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New Age Nanas

Being a Grandmother in the 21st Century

(3 customer reviews)
Authors: Doreen Rosenthal, Susan Moore

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This book is for grandmothers and their families to contemplate, learn from, laugh and cry with.

Being a grandmother is one of life’s most important roles and many women can feel unprepared to take it on.

New Age Nanas presents the rich and diverse views of over 1000 modern Australian grandmothers on what it is like to be a grandmother today, interwoven with expert commentary on how to make the most of this potentially wonderful and rewarding stage of life.

Readers will read about grandmothers’ views on topics such as feelings towards grandchildren, managing changing relationships as grandchildren get older, negotiating conflicts, special issues faced by grandmothers and taking time for their own lives, together with expert suggestions and advice from the authors on positive grandmothering.

What Readers are saying What a fabulous book! Although not a nana yet I thoroughly enjoyed it and have purchased a copy for all the nanas in my life.”


Doreen Rosenthal

Doreen Rosenthal

Doreen Rosenthalwas born in Melbourne and in her mid-20s, married with 3 small children, took the brave step of going to university. She became passionately interested in psychology and worked in that field until the early 90s when she began researching in public health, initially in HIV/AIDS and most recently women’s health. During this time, […]

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Susan Moore

Susan Moore

Susan Moore was born in Melbourne and is a university researcher and Fellow of the Australian Psychological Society. She has co-authored several books, articles in newspapers, magazines, and journals. Many with a focus on life span developmental issues, particularly the psychology of adolescence and risk-taking. She has worked as a psychologist and researcher in universities […]

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3 reviews for New Age Nanas

  1. What a fabulous book! Although not a nana yet I thoroughly enjoyed it and have purchased a copy for all the nanas in my life

  2. In today’s world of complex family life, the place of grandmothers has shifted. Still the one who can give care and love unconditionally, they have to negotiate new relationships with their now grown-up children, carefully treading the line between offering help and interfering, being useful yet not exploited, dealing with children who become adolescents in a new digital age. This book gives clear voice to a wide range of new grandmothers, realistic about what they can do yet overwhelmingly delighted with their new role, forging new links across the generations as the ‘glue’ that often holds fragile families together. The book gives a moving account of the ups and downs, the careful footstepping that’s often needed. I like the sections summing up/giving advice at the end of chapters; people will find that very useful. Professor Don Edgar, Founding Director, Australian Institute of Family Studies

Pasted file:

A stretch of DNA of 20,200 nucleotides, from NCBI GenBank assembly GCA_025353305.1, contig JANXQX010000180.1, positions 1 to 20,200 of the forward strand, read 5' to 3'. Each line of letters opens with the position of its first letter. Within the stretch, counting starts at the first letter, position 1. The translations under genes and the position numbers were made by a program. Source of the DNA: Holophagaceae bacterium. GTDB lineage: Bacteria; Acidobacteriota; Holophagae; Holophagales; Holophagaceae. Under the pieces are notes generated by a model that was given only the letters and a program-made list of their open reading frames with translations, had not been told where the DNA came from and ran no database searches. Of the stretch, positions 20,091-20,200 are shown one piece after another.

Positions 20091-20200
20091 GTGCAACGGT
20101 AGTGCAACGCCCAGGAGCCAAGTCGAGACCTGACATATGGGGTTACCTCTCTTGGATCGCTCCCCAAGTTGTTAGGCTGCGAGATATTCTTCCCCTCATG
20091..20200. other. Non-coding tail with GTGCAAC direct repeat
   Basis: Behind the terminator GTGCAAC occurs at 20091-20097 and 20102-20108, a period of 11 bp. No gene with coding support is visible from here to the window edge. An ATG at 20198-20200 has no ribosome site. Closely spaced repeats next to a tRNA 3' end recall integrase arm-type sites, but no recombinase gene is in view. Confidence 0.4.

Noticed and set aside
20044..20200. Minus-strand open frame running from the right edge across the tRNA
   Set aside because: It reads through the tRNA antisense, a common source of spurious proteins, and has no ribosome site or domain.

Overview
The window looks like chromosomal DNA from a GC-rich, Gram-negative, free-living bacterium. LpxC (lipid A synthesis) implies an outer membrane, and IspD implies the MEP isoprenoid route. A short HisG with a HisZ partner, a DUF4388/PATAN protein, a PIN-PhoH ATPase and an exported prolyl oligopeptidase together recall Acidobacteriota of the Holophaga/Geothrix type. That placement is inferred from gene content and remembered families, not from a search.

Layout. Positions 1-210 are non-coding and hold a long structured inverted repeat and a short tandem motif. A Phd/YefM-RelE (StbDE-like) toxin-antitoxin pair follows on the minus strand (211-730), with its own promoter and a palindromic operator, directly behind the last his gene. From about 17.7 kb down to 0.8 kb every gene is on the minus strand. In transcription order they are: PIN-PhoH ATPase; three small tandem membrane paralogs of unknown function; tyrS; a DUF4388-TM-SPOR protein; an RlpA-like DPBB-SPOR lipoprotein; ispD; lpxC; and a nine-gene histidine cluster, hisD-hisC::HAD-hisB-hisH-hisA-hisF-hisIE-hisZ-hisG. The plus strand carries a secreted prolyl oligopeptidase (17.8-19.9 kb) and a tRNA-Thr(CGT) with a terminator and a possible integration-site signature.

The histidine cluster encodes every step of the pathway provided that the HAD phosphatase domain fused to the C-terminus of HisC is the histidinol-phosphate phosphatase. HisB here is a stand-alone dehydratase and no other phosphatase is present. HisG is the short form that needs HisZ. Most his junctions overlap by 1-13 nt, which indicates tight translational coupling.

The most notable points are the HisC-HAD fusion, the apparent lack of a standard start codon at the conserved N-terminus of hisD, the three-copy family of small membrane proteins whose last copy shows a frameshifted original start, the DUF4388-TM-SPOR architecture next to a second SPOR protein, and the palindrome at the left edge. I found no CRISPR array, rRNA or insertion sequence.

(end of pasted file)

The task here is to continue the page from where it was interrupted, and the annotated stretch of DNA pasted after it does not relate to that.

3. For myself, one of the sweetest words I have ever heard is Nana. Grandmother to three wonderful boys my experience reflects the Welsh proverb that Perfect love sometimes does not come until the first grandchild. Doreen and Sue’s book not only echoes my joys but explores through detailed research and interviews the wide ranging experiences of a thousand grandmothers. Reflecting on the changing role of modern women and the new status the birth of grandchildren brings, they provide an insightful view of the rarely documented vicissitudes of this group of women. Comments from the many interviewees provide an intimate account of relationships with both grandchildren and children. They provide a spectrum of views that reflect not only the positive but the often difficult and fraught nature of these relationships – not every grandmother finds gratification in her role. 1161 Grandmothers in the 21st Century is written with warmth, honesty and wisdom; it induces tears and laughter as it breaks down the grandmotherly stereotypes of earlier times as it applauds the capacity and importance of grandmothers and the unique possibilities that this role brings. Zelda Rosenbaum, Documentary film maker

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